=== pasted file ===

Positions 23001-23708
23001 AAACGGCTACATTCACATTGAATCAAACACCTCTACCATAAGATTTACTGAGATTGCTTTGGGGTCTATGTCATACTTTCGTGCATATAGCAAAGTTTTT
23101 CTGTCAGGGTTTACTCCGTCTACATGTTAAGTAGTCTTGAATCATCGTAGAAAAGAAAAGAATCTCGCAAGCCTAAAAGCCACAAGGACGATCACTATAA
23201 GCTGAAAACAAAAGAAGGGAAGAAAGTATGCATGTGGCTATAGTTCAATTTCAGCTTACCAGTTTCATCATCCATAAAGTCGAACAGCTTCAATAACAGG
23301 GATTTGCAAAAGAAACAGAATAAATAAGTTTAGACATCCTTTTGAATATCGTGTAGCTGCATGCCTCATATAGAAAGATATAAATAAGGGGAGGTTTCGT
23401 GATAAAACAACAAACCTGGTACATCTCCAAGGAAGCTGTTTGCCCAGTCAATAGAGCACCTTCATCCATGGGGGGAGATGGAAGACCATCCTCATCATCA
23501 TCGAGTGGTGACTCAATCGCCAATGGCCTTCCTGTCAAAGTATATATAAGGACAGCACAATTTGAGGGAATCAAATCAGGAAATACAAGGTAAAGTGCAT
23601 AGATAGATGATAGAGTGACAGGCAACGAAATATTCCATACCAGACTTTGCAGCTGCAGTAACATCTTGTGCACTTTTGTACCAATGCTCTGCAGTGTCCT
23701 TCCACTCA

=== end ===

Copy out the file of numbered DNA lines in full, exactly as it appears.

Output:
Positions 23001-23708
23001 AAACGGCTACATTCACATTGAATCAAACACCTCTACCATAAGATTTACTGAGATTGCTTTGGGGTCTATGTCATACTTTCGTGCATATAGCAAAGTTTTT
23101 CTGTCAGGGTTTACTCCGTCTACATGTTAAGTAGTCTTGAATCATCGTAGAAAAGAAAAGAATCTCGCAAGCCTAAAAGCCACAAGGACGATCACTATAA
23201 GCTGAAAACAAAAGAAGGGAAGAAAGTATGCATGTGGCTATAGTTCAATTTCAGCTTACCAGTTTCATCATCCATAAAGTCGAACAGCTTCAATAACAGG
23301 GATTTGCAAAAGAAACAGAATAAATAAGTTTAGACATCCTTTTGAATATCGTGTAGCTGCATGCCTCATATAGAAAGATATAAATAAGGGGAGGTTTCGT
23401 GATAAAACAACAAACCTGGTACATCTCCAAGGAAGCTGTTTGCCCAGTCAATAGAGCACCTTCATCCATGGGGGGAGATGGAAGACCATCCTCATCATCA
23501 TCGAGTGGTGACTCAATCGCCAATGGCCTTCCTGTCAAAGTATATATAAGGACAGCACAATTTGAGGGAATCAAATCAGGAAATACAAGGTAAAGTGCAT
23601 AGATAGATGATAGAGTGACAGGCAACGAAATATTCCATACCAGACTTTGCAGCTGCAGTAACATCTTGTGCACTTTTGTACCAATGCTCTGCAGTGTCCT
23701 TCCACTCA